E-bikes also resemble scooters and limited-speed motorcycles, like this one with small wheels.
E-bikes, like this one, may resemble conventional bicycles

Since the Province of Ontario declared that eBikes will follow the same rules and regulations as bicyles two (2) years ago, problems have emerged. Since Vespa-style electric bikes or scooters are built with smaller wheels, the outdated bylaw allows some e-bikers to legally use sidewalks. Apparently many of these eBikes have a tire size under 61 centimetres or 24 inches. This allows eBikes that weigh hundreds of pounds, which can reach 30 km/h,  to ride on the sidewalk with pedestrians and children.  The intent of this bylaw, allowing cyclists with smaller tire sizes to ride on the sidewalk, was designed for children learning to ride their bikes.

There are many hazards involved when cycling on the sidewalks. If a cyclist hits a pedestrian or a pet, the injuries can be severe. Seniors and small children are especially vulnerable and can fall merely by being startled. Anyone with a visual or hearing impairment is at increased risk.

The Toronto bylaw states that riding a bicycle with tire size over 61cm (24 inches) on sidewalks is prohibited, as is riding/operating a bicycle (or roller skates, in-line skates, skateboard, coaster, toy vehicle) on a sidewalk without due care and attention and reasonable consideration for other

The fine in downtown Toronto for not following this bylaw is $90 and aggressive cyclists can also be charged with careless driving.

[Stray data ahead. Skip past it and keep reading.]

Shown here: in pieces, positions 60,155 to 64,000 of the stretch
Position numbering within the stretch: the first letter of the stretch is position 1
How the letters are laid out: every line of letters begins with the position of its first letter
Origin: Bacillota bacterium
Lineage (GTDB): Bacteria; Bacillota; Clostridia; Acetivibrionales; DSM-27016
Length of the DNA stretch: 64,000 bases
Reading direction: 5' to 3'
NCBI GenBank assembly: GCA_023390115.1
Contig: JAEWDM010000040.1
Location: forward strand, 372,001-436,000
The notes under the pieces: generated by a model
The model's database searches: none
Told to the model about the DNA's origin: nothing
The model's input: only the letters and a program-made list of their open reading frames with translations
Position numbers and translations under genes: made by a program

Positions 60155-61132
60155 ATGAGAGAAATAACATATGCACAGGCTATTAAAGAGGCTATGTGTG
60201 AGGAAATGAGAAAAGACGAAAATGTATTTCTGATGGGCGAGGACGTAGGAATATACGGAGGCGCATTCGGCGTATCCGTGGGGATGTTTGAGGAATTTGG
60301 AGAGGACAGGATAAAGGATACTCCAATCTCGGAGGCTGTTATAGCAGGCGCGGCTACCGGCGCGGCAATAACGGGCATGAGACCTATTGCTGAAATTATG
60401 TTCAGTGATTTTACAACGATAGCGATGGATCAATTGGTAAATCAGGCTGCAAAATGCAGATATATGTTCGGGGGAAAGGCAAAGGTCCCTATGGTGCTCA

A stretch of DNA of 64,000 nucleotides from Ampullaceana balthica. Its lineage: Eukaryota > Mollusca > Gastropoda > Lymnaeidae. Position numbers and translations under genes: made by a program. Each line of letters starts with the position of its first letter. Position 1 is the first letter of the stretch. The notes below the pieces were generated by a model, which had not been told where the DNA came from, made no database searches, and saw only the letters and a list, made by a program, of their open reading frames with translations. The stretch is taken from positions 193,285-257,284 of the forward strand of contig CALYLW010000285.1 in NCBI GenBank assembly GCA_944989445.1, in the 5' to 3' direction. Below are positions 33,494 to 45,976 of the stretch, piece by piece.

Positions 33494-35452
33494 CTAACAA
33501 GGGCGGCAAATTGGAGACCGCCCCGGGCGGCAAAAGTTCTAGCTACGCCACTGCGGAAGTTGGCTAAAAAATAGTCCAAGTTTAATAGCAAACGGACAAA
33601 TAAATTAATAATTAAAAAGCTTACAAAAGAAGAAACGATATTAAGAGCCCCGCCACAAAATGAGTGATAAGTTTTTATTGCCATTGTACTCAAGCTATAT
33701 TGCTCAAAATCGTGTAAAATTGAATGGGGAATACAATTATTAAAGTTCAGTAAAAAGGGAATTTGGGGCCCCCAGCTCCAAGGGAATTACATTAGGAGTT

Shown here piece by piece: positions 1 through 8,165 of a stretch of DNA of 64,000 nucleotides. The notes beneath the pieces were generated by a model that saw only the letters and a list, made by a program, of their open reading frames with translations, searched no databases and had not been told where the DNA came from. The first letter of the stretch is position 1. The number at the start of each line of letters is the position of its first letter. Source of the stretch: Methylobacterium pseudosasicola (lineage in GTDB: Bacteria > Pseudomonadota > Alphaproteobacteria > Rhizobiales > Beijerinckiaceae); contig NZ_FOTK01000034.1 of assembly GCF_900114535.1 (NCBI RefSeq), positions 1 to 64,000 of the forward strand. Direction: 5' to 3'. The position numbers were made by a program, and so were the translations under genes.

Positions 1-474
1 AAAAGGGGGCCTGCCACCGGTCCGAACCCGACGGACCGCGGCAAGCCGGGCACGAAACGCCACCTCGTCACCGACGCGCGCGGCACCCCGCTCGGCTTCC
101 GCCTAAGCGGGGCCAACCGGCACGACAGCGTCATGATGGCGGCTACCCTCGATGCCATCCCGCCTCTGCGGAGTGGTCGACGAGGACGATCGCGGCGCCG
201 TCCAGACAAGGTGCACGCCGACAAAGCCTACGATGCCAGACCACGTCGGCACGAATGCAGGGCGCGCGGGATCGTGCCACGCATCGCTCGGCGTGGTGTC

Bicycles: Drivers are expected to use bike lanes or roads. Only bicycles with tires less than 61 cm in diameter are legally allowed to use the sidewalk. Cyclists have the right to take up a whole lane if it is not wide enough to share.

Electric bicycles: The province has deemed them bicycles, not motorized vehicles. Drivers are expected to follow the same rules as a cyclist.

Motorized wheelchairs: Drivers are expected to follow the same rules as pedestrians and travel at a walking pace. Drivers are not permitted to travel on roads unless the sidewalk is unsafe, due to snow or some other obstruction. If they must use the road, they are expected to keep to the side. Drivers are not permitted to use bike lanes.

Mopeds: Drivers are expected to follow the same rules as cars. Mopeds are not allowed on sidewalks or in bike lanes.

Segways: In pilot-test phase until October 2011. They are allowed on sidewalks and roads when driven by Canada Post workers, police officers and those aged 14 or older with mobility issues.